The G protein-coupled receptor kinase 2 (GRK2) phosphorylates and desensitizes ligand-activated G protein-coupled-receptors. Here, evidence is shown for a novel role of GRK2 in regulating chemokine-mediated signals. The presence of increased levels of GRK2 in human embryonic kidney (HEK) 293 cells produced a significant reduction of the extracellular signal-regulated kinase (ERK) response to CCL2. This effect is independent of its role in receptor phosphorylation because the kinase-deficient mutant GRK2K220R was able to reduce this response, and ERK activation by CCR2BIX, a phosphorylation-defective receptor mutant, was also inhibited by GRK2. Constructs containing the Galpha(q)-binding RGS-like RH domain of GRK2 or its Gbetagamma-binding domain could not reproduce the inhibition, thus revealing that GRK2 acts downstream of G proteins. Interestingly, chemokine-driven mitogen-activated protein kinase kinase (MEK) stimulation is not affected in cells overexpressing GRK2 or GRK2K220R or in splenocytes from heterozygous GRK2 mice, where reduced kinase levels correlate with enhanced ERK activation by chemokines. We find GRK2 and MEK in the same multimolecular complex, thus suggesting a mechanism for GRK2 regulation of ERK activity that involves a direct or coordinate interaction with MEK. These results suggest an important role for GRK2 in the control of chemokine induction of ERK activation at the level of the MEK-ERK interface.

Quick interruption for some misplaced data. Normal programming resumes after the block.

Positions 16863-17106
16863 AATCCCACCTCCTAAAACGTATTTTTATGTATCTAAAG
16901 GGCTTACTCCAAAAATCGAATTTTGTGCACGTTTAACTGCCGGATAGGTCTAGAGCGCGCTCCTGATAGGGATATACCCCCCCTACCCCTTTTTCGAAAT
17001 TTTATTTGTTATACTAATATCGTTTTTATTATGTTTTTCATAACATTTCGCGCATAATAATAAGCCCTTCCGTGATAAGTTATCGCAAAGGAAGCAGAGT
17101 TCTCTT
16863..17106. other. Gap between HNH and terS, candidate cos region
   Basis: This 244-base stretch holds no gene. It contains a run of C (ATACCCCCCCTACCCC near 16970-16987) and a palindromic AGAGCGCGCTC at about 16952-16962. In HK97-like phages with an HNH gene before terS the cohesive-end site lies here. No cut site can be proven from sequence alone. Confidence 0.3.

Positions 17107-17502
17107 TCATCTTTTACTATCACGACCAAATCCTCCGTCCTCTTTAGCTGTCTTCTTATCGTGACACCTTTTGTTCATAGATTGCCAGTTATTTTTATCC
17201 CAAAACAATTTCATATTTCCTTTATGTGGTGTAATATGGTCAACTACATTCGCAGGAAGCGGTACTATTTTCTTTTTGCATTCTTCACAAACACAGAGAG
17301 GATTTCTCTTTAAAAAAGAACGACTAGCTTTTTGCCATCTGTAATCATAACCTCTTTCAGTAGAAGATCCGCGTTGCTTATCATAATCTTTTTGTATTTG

Molecular biology of the cell 2006;17;1;25-31

  • Beta-arrestin mediates desensitization and internalization but does not affect dephosphorylation of the thyrotropin-releasing hormone receptor.

    Jones BW and Hinkle PM

    Department of Pharmacology and Physiology, University of Rochester Medical Center, Rochester, New York 14642, USA.